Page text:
Alfred the Great died in 899. He was succeeded by his son, Edward the Elder (c.874-77 – July 17, 924), as King of Wessex.
Edward is a very important Anglo-Saxon ruler for his success in extending his father’s victorious achievements. Alfred preferred a defensive look against threats from the Danes, whereas Edward took an aggressive approach.
The Anglo-Saxon Chronicle suggests that Edward struggled with realms outside of Wessex as early as 907, which was when the document states that Edward regained Chester. The fact that it’s mentioned in such a noteworthy document full of battles and important losses and victories, it’s likely that Chester was won back by Edward in battle.
Edward sent an army to antagonize Northumbria in 909, whom retaliated by attacking Mercia. Once the Northumbrians arrived there, they were met by the combined armies of Mercia and Wessex and it became known as the Battle of Tettenhall. The Northumbrian Danes were destroyed. The result of this victory is that the Danes never came further south than the River Humber.
Edward then had a number of burhs, or fortresses built to keep the Danes at bay.
Following a series of impeccable victories in 917, Edward captured Essex and the East Midlands was able to force the Vikings of East Anglia to submit to the rule of Wessex. Then, in 918, he expanded the kingdom even further by taking control of western Mercia (which was ruled by his niece, Aelfwynn) and then conquered Danish Mercia (the Five Boroughs). His aggression was vicious, his determination was clear, and his success in domination was incomparable by any of his predecessors to date.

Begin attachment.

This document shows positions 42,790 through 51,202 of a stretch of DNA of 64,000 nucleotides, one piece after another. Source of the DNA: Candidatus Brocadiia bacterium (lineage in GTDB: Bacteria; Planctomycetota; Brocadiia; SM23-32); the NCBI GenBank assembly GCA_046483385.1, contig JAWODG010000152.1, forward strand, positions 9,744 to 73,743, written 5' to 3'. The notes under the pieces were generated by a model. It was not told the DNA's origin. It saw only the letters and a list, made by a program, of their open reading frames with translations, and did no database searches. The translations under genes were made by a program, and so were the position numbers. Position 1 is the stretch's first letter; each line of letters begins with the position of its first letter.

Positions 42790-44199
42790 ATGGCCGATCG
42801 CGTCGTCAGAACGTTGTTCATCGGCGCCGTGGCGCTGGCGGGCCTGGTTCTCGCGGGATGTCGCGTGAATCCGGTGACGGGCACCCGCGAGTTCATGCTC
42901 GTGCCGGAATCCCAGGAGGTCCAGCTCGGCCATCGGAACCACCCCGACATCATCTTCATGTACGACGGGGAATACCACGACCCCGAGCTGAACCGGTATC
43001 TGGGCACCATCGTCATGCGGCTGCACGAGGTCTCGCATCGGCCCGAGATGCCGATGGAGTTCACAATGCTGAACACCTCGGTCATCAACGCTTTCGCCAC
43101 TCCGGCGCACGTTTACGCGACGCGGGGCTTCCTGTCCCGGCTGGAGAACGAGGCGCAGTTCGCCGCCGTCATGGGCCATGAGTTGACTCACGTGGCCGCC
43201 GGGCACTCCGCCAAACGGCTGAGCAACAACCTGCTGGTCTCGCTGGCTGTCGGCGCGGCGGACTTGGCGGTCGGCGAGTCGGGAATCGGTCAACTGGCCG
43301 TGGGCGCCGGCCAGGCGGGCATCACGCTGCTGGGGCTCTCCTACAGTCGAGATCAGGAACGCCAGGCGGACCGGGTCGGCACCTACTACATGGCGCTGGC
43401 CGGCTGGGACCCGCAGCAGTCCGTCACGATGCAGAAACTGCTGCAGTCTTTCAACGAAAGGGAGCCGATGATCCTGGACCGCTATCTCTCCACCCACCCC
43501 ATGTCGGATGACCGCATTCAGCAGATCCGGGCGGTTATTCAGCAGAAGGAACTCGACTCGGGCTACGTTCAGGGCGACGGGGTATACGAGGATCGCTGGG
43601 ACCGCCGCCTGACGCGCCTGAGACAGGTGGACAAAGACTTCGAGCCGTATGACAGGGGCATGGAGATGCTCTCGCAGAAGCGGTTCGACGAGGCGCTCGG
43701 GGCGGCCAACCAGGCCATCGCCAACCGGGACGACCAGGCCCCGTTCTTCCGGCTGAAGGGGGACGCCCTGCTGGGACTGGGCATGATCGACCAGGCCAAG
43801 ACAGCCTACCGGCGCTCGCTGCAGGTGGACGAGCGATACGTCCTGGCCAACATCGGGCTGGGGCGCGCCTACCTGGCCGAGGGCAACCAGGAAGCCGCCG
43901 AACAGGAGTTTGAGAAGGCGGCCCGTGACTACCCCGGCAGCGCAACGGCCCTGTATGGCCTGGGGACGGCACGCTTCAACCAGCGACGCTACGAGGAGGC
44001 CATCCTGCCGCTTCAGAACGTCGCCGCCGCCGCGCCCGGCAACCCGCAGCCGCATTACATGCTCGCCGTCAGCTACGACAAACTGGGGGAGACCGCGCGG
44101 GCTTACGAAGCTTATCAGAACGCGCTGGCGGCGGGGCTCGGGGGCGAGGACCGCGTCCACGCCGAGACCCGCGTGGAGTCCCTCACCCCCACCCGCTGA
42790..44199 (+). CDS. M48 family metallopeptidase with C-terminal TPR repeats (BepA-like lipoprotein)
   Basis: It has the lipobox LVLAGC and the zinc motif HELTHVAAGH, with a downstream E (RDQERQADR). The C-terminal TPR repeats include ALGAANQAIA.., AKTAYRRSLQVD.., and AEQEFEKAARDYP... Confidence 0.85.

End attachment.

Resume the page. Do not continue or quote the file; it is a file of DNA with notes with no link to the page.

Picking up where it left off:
Edward died in battle at Farndon-Upon-Dee on July 17, 924. At the time of his death, his kingdom was the most powerful in the British Isles.
He was buried in the New Minster in Winchester, which he established in 901, which eventually was replaced by Hyde Abbey to the north of the city. Edward’s body was transferred there but is now lost. His last known resting place is marked by a stone slab.
The Elder was first used in Life of St Æthelwold by the Anglo-Saxon monk, writer, composer, and scribe, Wulfstan (c.960-1000’s) to distinguish him from a later monarch, Edward the Martyr.